Posted in ART, BEER, BREAD, BUTCHER, cheese, CRAFTS, FARM, FESTAS, GARFAGNANA, ICE CREAM / GELATO, LIFE, milk, OLIVE OIL, POLENTA, spinning, weaving | 6 Comments

What Grandparents Ate

Health warning: Vegetarians and hesitant carnivores may find this blog disturbing.

At the end of the last Advanced Salumi Course I was chatting with the norcino (pork butcher) Ismaele Turri and my driver Marzio Paganelli outside Ismaele’s butchery.

Ismaele shows how to bone a pig's foot to make zampone

Tuscan Driver

Marzio entertains guests in his mini-bus

Marzio asked me whether I’d ever eaten picchiante. I’d never even heard the word, so I wasn’t sure. They’re lungs, he explained, and his grandmother used to make a delicious dish with them. Did I want to try them? I wasn’t sure, but thought I ought to in the name of research. Problem is, where could he get them? He hadn’t seen them at a butcher shop in years.

Ismaele rears pigs, and when one is slaughtered, he gets the whole animal back from the abattoir—head to tail, skin, offal, bones and blood. Nothing missing.

pig of Ismaele

Whole pig

He led us into the cold room; I briefly saw something long, grey and smooth before he popped it in a plastic bag and handed it to Marzio. No money changed hands. We fixed Tuesday for the dinner.

I phone Tuesday midday to check what time to arrive. Marzio is already in the kitchen. He says if it doesn’t come out well, we don’t have to eat it. I consider taking a pork chop.

When I arrive at 8 pm, his wife Carla tells me she’d gone out for the day to avoid cramping his style. I’m relieved that there are good smells coming from the kitchen. Marzio loves to recount recipes as if they were stories. This is what gave me the idea of ‘Cooking with Babbo’. Babbo is the Tuscan equivalent of ‘dad’ or ‘pa’. I bring my guests to the Paganelli’s summer haunt, a renovated chapel on the ridge above their home in the valley, and we cook whatever Marzio feels like. No menu, no recipes.

cooking with dad

Marzio gives a cooking lesson

While a ragù simmers, he’ll grab a jug and lead you down to the spring below the house, or take you to the veg patch to pick tomatoes.

This young city-dweller had never picked a tomato

Carla is there too, and steps in to teach her to-die-for tiramisu. As a rule I don’t approve of cooking lessons as the only introduction a traveller gets to our food. Tuscan cuisine relies above all on good primary ingredients, and you have to know where to find them and how much better the flavour is than industrial food. That’s why I take my guests to visit artisan farmers and producers. But ‘Cooking with Babbo’ is as much a lesson in the dynamics between Italian husbands and wives as a cooking lesson. It’s a cultural experience.

This time Marzio lifts the lid to a simmering pot and shows me the deep, rich red sauce from which small brown cubes of meat protrude. The story begins. He chopped two onions and sautéed them for several minutes in extra virgin olive oil, pressed from his own olives.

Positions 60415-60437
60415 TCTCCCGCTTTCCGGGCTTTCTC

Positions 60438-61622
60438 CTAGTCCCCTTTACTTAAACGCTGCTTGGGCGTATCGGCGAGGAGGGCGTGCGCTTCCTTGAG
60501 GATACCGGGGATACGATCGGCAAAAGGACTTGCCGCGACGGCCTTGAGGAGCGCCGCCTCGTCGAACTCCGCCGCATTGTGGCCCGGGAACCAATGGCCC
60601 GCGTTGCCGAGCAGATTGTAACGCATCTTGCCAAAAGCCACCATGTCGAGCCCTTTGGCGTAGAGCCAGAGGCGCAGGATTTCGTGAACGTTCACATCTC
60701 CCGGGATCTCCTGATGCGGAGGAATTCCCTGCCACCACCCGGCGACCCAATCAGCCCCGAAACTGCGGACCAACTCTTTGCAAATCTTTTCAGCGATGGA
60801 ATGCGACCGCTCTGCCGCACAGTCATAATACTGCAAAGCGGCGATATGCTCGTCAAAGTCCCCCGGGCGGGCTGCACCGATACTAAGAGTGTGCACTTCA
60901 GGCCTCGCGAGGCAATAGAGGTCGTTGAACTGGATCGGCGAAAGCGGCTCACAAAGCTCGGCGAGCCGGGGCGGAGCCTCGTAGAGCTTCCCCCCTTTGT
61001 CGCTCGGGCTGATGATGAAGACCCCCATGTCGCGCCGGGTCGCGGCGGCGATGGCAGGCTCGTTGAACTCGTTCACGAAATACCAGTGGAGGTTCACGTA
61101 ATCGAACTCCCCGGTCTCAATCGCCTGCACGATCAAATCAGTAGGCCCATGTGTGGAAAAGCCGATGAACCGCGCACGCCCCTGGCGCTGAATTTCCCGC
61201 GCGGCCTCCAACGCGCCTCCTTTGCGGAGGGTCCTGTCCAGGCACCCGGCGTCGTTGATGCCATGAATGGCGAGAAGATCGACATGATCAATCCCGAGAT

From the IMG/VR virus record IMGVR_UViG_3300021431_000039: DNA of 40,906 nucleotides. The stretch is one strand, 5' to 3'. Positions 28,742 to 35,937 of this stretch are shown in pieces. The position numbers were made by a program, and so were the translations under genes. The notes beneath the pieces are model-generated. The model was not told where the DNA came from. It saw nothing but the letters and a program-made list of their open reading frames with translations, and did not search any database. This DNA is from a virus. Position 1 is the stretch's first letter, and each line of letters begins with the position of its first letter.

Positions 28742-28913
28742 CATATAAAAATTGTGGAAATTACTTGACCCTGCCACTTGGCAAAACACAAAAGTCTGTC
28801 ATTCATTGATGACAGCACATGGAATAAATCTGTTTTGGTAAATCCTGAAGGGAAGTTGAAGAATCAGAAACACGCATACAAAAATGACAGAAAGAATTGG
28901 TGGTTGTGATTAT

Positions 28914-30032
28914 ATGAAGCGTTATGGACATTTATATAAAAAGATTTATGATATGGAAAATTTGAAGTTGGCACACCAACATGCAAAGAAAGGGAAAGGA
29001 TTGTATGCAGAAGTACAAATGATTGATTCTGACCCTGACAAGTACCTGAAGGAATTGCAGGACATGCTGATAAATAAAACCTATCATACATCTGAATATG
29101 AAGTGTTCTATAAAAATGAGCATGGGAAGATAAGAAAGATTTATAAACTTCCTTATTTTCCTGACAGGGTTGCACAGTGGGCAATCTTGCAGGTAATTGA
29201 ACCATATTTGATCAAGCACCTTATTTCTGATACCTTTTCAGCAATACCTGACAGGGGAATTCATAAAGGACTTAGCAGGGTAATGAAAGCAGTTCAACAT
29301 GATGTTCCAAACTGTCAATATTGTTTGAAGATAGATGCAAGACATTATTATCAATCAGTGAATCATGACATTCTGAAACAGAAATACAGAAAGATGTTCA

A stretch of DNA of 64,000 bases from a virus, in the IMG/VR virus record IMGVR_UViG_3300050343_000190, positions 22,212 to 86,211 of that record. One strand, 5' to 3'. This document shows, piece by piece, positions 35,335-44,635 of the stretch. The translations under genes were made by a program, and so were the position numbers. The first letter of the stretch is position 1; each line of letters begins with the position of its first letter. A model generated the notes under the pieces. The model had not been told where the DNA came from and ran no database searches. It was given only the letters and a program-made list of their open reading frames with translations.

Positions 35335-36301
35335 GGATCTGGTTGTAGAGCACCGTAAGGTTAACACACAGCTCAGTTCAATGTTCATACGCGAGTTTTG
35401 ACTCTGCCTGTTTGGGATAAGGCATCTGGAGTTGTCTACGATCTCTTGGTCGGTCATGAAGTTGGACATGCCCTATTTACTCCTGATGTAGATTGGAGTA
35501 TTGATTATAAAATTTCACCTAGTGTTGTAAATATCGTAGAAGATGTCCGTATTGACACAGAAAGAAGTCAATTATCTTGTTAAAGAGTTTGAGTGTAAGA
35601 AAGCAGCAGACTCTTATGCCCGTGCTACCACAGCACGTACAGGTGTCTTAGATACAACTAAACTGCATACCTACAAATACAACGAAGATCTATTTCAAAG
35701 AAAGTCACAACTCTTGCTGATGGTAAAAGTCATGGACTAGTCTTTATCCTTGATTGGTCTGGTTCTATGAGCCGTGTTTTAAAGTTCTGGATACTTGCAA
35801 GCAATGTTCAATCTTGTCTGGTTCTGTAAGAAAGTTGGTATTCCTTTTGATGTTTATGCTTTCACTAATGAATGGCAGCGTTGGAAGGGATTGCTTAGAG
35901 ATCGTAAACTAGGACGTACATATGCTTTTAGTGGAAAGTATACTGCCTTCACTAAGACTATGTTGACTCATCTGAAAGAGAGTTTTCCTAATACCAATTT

Marzio picking olives with 'mechanical fingers'

At the olive press

He had already prepared the lungs. That’s what took longest, because you have to remove all the tubes so the finished dish won’t be chewy. He added the cubed lungs to the onions along with a small clove of garlic and a pinch of peperoncino (chile pepper), and sautéed them for an ‘abundant 15 minutes’, splashed in some white wine and evaporated it (sfumare), added chopped, peeled tinned tomatoes (much better in winter than tasteless hothouse ones) and some tomato paste. Then some hot water (or vegetable stock) to cover. He put the lid on the pot and simmered it for ‘an abundant 50 minutes’. Time is often as important an ingredient as the physical ingredients.

The recital over, the pot is brought to the table along with a platter of hot, fairly firm polenta which he has piled in a mound and decorated with a fork. Formenton otto file, he states. It’s the old variety of maize whose stoneground meal makes polenta that actually tastes like corn.

Drying, husking and de-seeding formenton

He cuts a slice of polenta with a knife and struggles to carry it to my plate. His grandfather used a pliable willow branch, which was perfect for cutting the polenta and getting the slice to a plate in one fell swoop. Carla spoons the picchiante in umido, the lung stew, to the side of the polenta. We look at each other, exchange the ritual buon appetito, and taste it. I’d expected a slightly slimy texture, but the cubes of lung are resistant while not being tough and the flavour is deep and complex. Truly delicious!

Doesn't it look gorgeous?

As we enjoy Marzio’s creation, we ponder the origin of the word ‘picchiante’. The Italian for ‘lung’ is ‘polmone’. Maybe it’s Tuscan. When I get home, I check my Italian-Italian dictionary compiled by two Tuscan scholars, Devoto and Oli. They confirm the word as 16th-century Tuscan, but say it refers to the lungs of a cow. Nevertheless, the Italians in my village know I’m talking about pig lungs when I tell them what I’ve eaten. It also means door knocker, and was applied to lungs because they lie near the heart.

Marzio and Carla talk nostalgically about all the ingredients that have disappeared from shops and the dishes that no one makes anymore. They think young people don’t like them, and wouldn’t eat them even if their parents could be bothered to prepare them. Every year Carla’s family reared a pig which they slaughtered in January. Marzio and I chorus, ‘Il giorno di Sant’Antonio’, the 17th of January. Sant’Antonio is the patron saint of animals, and it always seems strange to me that this is the day of the slaughter, but Carla thinks he only protected young animals. Anyway, no part of the pig was wasted; there were traditional ways of eating or using everything.

Soppressata made from pigs' heads


Pigs' feet ready to be salted

Tripe alla lucchese

Biroldo made with pigs' heads, offal, skin and blood

Fegatelli: pork liver wrapped in caul fat & skewered on fennel stalks

Cotecchino, a fresh cooked salami containing meat, fat & skin

Not only every cut of an animal was used, but a large variety of wild and cultivated plants formed part of the daily diet.

Ravioli was stuffed with nettles and ricotta

Zuppa alla frantoiana contains hedgerow plants

This is partly old people’s talk. We’re at that age when the world seems to be going to the dogs. But I’m cautiously optimistic. I see hopeful green shoots: farmers’ markets, artisan bakers and butchers, restaurants featuring liver, pigs’ feet and foraged plants. And Marzio is still making his grandmother’s picchiante in umido.